Ira hates Shakespeare. Or maybe he doesn’t.

Aug 4, 2014   //   by Kate Powers   //   Director's Notebook, Shakespeare

Last week’s Ira Hates Shakespeare furor illuminated one of the dingier corners within the house of social media: lots of heated, inflated, reductivist and binary declaiming. “Shakespeare’s amazing! “Shakespeare sucks!” This strikes me as particularly unhelpful and more than a little overwrought; can an art form really be undone by one ‘off the cuff’, late night tweet by a usually more thoughtful public figure? By the light of day, even Mr. Glass backed away from his late night pronouncement.

In my head, I kept hearing Paul Simon’s Dangling Conversation: “is the theatre really dead?” followed by Monty Python’s “I’m not dead yet … I’m feeling better.”

Making theatre is hard; let’s thicken our skins and trust what we know to be true. Shakespeare is powerful, but he can be very difficult to get right. There are more off-putting and misguided, ‘we don’t quite trust the text’ productions of Shakespeare than there are inviting, engaging, well-spoken and truthful ones. If one has only seen the dull stuff, the theatrical oat bran, ‘this is supposed to be good for me’ stuff, one can be not only forgiven but empathized with for concluding that Shakespeare sucks.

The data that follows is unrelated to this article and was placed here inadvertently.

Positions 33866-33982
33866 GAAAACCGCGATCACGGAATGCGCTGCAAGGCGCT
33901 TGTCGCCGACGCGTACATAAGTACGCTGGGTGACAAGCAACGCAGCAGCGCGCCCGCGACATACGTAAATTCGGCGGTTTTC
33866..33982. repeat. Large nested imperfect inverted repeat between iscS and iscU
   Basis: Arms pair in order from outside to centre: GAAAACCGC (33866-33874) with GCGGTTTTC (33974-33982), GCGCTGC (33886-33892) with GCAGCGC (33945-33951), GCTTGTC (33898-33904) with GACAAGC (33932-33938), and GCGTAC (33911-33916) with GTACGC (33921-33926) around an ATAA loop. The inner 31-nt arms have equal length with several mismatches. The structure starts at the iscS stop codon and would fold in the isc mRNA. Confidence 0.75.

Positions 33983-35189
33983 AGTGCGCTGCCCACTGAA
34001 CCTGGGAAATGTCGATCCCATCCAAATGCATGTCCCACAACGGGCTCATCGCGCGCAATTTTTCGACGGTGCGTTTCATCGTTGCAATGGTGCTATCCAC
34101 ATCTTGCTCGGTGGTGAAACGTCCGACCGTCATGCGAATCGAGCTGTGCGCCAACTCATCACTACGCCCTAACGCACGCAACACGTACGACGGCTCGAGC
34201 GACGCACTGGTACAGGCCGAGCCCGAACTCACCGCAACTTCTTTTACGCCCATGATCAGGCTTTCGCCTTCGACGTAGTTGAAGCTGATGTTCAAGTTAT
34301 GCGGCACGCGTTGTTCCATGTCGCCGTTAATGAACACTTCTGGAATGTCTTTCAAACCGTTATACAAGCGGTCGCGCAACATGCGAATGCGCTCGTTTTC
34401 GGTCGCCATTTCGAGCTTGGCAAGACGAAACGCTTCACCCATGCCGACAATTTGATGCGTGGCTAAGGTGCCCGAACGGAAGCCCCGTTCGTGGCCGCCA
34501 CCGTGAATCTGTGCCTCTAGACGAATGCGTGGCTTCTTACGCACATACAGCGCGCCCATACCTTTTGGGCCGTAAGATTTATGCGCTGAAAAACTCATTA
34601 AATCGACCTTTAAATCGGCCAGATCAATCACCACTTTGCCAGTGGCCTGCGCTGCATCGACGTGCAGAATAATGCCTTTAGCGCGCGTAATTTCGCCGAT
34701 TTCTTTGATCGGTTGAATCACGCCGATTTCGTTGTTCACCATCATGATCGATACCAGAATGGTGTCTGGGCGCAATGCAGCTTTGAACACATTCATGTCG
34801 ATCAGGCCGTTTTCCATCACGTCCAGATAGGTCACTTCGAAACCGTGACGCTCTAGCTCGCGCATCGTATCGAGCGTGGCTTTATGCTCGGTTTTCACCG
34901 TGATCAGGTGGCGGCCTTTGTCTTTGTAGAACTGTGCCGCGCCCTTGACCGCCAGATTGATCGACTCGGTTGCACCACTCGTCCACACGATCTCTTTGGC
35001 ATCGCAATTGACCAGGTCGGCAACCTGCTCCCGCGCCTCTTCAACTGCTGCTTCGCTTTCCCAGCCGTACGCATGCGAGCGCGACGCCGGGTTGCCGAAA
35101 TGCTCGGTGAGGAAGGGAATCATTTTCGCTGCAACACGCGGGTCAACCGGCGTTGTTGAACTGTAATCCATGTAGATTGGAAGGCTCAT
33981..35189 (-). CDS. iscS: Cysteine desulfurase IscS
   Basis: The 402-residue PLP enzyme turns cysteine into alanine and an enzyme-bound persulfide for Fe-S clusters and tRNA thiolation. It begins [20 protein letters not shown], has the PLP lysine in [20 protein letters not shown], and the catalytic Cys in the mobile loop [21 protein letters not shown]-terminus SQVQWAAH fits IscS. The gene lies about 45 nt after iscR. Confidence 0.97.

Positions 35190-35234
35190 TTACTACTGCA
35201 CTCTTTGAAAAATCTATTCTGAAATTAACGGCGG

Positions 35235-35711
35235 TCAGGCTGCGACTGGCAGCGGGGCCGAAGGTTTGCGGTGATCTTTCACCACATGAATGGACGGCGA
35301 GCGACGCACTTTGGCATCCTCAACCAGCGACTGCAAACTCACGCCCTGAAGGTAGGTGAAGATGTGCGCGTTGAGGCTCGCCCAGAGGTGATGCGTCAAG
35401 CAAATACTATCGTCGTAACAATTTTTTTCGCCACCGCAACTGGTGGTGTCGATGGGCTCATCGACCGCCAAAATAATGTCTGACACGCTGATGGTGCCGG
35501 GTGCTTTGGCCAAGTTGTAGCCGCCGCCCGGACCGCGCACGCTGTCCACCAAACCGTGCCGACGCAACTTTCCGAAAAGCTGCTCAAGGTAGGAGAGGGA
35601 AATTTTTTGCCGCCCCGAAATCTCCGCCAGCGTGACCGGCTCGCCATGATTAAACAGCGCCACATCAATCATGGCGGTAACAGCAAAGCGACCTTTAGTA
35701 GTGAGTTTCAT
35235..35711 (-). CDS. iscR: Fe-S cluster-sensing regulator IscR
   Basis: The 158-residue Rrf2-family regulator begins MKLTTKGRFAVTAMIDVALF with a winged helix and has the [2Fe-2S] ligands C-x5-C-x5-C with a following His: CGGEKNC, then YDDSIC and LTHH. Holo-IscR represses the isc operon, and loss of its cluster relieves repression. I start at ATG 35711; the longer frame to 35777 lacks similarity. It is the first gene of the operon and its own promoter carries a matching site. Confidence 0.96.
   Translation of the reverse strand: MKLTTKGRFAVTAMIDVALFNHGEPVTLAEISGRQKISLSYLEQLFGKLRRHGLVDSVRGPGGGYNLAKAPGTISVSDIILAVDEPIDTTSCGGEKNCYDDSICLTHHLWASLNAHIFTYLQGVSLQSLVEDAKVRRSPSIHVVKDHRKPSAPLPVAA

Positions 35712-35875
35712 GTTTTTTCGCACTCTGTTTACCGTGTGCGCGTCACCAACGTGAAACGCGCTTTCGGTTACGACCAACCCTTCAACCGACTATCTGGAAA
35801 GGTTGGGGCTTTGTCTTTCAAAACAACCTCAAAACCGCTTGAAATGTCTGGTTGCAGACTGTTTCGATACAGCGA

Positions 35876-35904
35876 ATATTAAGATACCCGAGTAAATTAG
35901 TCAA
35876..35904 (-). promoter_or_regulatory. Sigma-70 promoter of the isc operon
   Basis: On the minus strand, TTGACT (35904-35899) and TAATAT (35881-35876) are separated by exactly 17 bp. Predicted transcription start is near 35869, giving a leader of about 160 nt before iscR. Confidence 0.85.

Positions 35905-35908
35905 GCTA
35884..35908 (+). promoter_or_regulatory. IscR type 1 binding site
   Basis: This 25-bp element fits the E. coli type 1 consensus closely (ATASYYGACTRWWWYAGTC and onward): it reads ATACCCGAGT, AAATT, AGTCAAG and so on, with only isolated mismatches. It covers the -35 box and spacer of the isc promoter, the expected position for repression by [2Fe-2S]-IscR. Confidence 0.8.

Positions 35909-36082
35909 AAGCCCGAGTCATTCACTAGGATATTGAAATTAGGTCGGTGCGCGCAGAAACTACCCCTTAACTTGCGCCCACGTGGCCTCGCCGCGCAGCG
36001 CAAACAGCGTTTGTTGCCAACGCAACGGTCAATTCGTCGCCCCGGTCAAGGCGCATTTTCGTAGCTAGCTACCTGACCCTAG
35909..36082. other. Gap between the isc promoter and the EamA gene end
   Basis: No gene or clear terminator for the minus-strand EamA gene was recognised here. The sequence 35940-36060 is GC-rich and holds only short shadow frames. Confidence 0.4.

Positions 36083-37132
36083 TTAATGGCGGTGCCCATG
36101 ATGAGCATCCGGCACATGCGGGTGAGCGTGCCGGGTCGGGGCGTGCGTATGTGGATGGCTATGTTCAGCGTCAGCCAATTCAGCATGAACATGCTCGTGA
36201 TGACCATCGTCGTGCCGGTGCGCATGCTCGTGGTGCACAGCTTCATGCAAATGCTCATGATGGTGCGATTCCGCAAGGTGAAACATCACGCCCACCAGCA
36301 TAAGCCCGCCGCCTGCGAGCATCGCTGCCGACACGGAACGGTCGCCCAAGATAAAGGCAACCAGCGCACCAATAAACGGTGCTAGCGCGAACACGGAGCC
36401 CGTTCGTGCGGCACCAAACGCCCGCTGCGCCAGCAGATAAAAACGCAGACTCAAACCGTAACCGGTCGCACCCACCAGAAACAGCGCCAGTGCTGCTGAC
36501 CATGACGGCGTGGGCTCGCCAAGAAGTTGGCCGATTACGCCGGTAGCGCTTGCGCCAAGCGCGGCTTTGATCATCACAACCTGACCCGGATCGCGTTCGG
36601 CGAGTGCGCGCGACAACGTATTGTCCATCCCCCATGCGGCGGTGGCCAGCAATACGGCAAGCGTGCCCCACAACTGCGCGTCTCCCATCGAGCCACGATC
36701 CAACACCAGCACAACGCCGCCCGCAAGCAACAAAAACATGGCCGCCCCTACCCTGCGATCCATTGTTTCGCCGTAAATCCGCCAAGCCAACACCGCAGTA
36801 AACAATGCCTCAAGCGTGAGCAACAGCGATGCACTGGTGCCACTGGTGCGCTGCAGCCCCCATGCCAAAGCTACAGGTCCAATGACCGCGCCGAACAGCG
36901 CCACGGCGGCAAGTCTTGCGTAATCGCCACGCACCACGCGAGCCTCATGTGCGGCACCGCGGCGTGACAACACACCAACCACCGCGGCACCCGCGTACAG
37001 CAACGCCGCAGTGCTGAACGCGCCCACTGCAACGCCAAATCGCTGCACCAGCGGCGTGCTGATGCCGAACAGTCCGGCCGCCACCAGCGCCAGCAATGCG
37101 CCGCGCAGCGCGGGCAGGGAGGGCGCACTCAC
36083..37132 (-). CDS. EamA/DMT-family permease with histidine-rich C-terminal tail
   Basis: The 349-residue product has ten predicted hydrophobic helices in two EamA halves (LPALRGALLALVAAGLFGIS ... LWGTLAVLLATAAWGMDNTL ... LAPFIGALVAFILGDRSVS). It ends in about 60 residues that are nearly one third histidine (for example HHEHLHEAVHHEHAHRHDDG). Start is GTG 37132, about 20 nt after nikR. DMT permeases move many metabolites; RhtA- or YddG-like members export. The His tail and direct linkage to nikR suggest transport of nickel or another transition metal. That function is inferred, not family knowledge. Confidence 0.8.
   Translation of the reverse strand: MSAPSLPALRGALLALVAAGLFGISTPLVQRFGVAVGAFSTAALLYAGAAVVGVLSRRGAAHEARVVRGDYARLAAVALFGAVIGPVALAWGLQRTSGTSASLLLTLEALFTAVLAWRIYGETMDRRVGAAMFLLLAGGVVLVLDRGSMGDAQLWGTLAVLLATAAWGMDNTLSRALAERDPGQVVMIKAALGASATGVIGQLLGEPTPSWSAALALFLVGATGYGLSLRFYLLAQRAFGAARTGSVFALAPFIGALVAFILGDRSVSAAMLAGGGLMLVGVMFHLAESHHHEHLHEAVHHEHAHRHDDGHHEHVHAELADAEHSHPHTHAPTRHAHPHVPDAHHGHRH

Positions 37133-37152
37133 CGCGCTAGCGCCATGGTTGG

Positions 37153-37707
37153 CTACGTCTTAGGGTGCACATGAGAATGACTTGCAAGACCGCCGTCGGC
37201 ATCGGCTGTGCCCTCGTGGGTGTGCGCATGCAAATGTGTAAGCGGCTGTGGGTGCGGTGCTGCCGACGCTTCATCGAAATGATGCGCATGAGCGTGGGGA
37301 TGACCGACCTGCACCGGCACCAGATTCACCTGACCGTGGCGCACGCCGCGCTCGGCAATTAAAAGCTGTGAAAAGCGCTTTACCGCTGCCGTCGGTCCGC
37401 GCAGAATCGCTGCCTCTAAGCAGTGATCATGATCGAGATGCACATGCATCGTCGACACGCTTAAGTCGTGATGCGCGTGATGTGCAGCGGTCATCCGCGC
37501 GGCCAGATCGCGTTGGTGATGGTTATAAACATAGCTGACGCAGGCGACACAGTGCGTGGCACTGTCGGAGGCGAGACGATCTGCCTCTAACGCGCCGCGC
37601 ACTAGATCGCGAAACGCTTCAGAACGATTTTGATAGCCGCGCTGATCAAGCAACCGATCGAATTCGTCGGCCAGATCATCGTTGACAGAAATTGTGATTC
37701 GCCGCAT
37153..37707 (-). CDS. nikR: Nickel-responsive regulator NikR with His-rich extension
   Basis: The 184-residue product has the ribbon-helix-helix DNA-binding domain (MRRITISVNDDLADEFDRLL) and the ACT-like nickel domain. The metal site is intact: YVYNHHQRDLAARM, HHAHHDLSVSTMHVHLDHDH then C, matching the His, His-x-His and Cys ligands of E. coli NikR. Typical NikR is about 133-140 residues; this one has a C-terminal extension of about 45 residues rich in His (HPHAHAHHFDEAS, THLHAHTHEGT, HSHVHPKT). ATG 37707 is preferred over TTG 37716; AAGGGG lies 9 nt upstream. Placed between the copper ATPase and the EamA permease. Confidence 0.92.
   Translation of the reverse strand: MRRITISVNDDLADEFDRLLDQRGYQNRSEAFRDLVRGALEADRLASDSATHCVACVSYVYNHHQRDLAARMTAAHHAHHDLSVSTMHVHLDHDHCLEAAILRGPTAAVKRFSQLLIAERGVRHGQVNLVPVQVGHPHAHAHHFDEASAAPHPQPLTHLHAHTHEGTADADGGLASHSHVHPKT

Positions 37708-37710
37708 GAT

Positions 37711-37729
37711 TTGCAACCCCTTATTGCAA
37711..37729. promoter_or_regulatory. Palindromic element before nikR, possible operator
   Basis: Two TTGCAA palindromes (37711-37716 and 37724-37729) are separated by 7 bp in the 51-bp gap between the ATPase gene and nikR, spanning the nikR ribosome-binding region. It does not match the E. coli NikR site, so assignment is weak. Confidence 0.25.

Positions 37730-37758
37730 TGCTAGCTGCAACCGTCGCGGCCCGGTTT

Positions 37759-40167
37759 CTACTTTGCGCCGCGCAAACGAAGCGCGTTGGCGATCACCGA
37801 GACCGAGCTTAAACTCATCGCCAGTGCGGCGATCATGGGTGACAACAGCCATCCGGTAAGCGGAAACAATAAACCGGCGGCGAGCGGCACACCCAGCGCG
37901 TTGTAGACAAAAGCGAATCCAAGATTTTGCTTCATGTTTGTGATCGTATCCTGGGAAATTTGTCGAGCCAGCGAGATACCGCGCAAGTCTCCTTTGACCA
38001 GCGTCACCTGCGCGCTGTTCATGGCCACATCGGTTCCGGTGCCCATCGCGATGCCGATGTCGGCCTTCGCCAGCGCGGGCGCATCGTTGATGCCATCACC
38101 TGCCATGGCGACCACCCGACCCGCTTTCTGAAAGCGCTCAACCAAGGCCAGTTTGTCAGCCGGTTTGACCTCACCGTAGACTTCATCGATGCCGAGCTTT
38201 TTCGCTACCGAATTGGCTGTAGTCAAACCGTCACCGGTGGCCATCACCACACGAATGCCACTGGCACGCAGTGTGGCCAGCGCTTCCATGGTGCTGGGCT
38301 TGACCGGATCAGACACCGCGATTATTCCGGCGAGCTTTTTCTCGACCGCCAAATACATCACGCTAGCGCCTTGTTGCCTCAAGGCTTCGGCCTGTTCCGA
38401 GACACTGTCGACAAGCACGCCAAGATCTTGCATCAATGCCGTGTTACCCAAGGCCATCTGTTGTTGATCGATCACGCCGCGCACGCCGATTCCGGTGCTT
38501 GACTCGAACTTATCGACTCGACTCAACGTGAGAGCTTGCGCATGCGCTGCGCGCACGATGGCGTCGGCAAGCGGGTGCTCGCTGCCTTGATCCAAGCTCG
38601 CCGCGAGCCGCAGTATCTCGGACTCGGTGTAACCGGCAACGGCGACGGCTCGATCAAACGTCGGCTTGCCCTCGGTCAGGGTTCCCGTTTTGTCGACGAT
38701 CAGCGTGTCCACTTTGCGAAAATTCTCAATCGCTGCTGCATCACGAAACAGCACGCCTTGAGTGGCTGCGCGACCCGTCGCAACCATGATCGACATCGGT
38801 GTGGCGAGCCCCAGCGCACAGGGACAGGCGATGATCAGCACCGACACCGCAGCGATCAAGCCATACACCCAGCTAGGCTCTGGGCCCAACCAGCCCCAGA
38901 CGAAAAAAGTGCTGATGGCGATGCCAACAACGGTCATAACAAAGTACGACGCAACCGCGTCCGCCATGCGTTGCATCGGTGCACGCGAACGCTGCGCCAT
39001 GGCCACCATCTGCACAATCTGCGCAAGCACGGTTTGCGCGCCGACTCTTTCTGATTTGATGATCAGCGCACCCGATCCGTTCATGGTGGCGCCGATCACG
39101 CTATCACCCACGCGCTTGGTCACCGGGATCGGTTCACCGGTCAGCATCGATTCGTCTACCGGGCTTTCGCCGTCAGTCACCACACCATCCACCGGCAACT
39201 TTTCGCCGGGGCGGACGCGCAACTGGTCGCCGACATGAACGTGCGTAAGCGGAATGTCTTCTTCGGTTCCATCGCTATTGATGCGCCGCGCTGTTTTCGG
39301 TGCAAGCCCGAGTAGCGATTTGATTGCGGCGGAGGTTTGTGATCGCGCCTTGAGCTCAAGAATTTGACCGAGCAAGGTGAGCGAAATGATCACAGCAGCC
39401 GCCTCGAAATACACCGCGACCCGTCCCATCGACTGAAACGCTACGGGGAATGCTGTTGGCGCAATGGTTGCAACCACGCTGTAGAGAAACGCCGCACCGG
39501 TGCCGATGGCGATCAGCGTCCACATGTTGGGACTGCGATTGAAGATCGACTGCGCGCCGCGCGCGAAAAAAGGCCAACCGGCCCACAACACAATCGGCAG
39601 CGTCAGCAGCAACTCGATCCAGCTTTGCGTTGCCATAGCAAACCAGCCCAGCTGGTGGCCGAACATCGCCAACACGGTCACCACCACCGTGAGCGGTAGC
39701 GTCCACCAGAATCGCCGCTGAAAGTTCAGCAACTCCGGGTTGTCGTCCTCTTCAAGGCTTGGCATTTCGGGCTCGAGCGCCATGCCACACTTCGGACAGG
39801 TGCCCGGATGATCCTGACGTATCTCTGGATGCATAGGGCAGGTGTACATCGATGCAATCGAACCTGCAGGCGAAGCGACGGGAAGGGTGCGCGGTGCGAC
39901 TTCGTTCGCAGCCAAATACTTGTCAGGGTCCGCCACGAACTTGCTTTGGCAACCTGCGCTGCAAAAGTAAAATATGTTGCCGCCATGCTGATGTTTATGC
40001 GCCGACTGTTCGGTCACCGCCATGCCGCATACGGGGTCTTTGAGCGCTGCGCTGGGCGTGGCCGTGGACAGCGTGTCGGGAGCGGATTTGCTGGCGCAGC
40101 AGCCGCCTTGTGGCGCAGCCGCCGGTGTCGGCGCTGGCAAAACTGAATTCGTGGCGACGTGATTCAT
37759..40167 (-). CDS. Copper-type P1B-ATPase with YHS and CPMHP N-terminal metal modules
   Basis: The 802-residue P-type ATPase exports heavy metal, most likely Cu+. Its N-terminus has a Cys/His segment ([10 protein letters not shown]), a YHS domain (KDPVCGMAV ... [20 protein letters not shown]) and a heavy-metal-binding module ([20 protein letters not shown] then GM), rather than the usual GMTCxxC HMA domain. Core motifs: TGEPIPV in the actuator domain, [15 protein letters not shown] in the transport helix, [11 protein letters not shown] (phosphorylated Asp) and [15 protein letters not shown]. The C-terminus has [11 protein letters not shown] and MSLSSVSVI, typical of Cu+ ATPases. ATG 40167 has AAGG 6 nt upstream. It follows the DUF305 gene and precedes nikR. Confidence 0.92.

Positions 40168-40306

We tell good stories over and over again because they speak to us. They help us to understand what it means to be human at a particular historical intersection or across time. They contextualize our journey. But if we, the practitioners, cannot trust the text, if we judge that we have to tart it up or dumb it down for our contemporaries, we are disrespecting the audience as well as the work.

Let’s get back to telling good stories well, making sure that we truly invite our diverse communities to the theatre and worry a little, or a lot, less about Ira.


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